Edit
Chariots of Fire (1981) Poster

Goofs

Anachronisms 

In the 1920s, American flags had 48 stars, not 50.
5 of 5 found this interesting Interesting? | Share this
Share this: Facebook  |  Twitter  |  Permalink
In the long shot of the departing boat that takes the athletes to France, there's a rather obvious radar antenna. Fortunately, it's not rotating.
4 of 4 found this interesting Interesting? | Share this
Share this: Facebook  |  Twitter  |  Permalink
A modern day EXIT sign can be seen over a door as they attend "The Mikado".
4 of 4 found this interesting Interesting? | Share this
Share this: Facebook  |  Twitter  |  Permalink
Houses at the end of the track at the Scotland-France meeting have modern double-glazed windows.
3 of 3 found this interesting Interesting? | Share this
Share this: Facebook  |  Twitter  |  Permalink
At minute 57 in the movie, that takes place in the early twenties of XX century, when Eric Liddell is asked for an autograph he does not unscrew or remove any cap from the pen he uses. As all fountain pens have caps, he seems to be using a ballpoint pen because of a retractable tip type. Actually a patent for ball pen was only filed by László Bíró in UK in 1938.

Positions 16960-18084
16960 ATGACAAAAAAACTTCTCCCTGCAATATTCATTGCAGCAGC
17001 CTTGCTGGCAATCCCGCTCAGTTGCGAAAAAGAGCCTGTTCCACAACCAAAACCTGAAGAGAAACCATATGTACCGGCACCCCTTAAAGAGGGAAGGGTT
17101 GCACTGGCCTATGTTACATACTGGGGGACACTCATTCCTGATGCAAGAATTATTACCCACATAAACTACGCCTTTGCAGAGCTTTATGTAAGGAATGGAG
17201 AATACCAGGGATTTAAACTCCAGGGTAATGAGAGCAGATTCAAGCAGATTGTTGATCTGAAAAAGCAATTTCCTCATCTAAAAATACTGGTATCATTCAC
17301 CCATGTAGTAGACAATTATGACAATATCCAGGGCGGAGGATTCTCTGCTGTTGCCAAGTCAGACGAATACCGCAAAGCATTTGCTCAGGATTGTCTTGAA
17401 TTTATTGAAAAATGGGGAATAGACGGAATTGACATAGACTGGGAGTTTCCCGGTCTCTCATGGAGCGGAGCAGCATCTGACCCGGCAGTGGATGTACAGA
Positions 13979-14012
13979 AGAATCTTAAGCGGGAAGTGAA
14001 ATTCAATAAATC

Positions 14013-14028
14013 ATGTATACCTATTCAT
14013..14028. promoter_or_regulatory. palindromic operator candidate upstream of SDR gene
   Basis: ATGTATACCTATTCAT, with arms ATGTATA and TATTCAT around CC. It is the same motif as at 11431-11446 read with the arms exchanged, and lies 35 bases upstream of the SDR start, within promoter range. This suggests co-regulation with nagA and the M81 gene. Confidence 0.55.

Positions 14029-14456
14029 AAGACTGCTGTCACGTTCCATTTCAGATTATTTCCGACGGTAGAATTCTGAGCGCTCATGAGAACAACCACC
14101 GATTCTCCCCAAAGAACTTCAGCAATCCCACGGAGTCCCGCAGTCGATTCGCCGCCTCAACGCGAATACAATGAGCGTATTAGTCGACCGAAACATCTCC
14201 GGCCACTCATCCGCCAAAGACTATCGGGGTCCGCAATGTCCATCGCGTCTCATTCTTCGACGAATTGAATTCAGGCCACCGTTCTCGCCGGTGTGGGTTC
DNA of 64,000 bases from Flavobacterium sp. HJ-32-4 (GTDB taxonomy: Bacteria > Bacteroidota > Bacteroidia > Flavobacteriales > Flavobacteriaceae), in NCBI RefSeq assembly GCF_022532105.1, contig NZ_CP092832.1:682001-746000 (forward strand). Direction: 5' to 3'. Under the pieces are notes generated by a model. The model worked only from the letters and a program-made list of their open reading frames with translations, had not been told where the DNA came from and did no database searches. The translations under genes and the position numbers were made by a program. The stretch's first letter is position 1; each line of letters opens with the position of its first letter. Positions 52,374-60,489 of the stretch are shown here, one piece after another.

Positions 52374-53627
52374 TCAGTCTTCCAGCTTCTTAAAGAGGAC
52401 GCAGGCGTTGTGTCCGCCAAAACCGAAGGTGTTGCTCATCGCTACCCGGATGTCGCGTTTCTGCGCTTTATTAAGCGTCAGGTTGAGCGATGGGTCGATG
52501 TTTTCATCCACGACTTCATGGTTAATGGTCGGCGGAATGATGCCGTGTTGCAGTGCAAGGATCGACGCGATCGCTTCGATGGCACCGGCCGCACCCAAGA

3 of 3 found this interesting Interesting? | Share this
Share this: Facebook  |  Twitter  |  Permalink
In the 1920s, the Canadian flag was either the Union Jack or the Canadian Red Ensign. The red maple leaf flag was not introduced until 1965.
5 of 6 found this interesting Interesting? | Share this
Share this: Facebook  |  Twitter  |  Permalink
When Eric and Jennie Liddell talk on the hill in Edinburgh, a man jogs across the background in a 1970s/80s tracksuit.
4 of 5 found this interesting Interesting? | Share this
Share this: Facebook  |  Twitter  |  Permalink
In the 1924 the D'Oyly Carte Opera Company was not yet using the set and costume designs seen in this film. These designs were executed by Charles Ricketts for the 1926 production of "The Mikado" at the Savoy Theatre.
3 of 4 found this interesting Interesting? | Share this
Share this: Facebook  |  Twitter  |  Permalink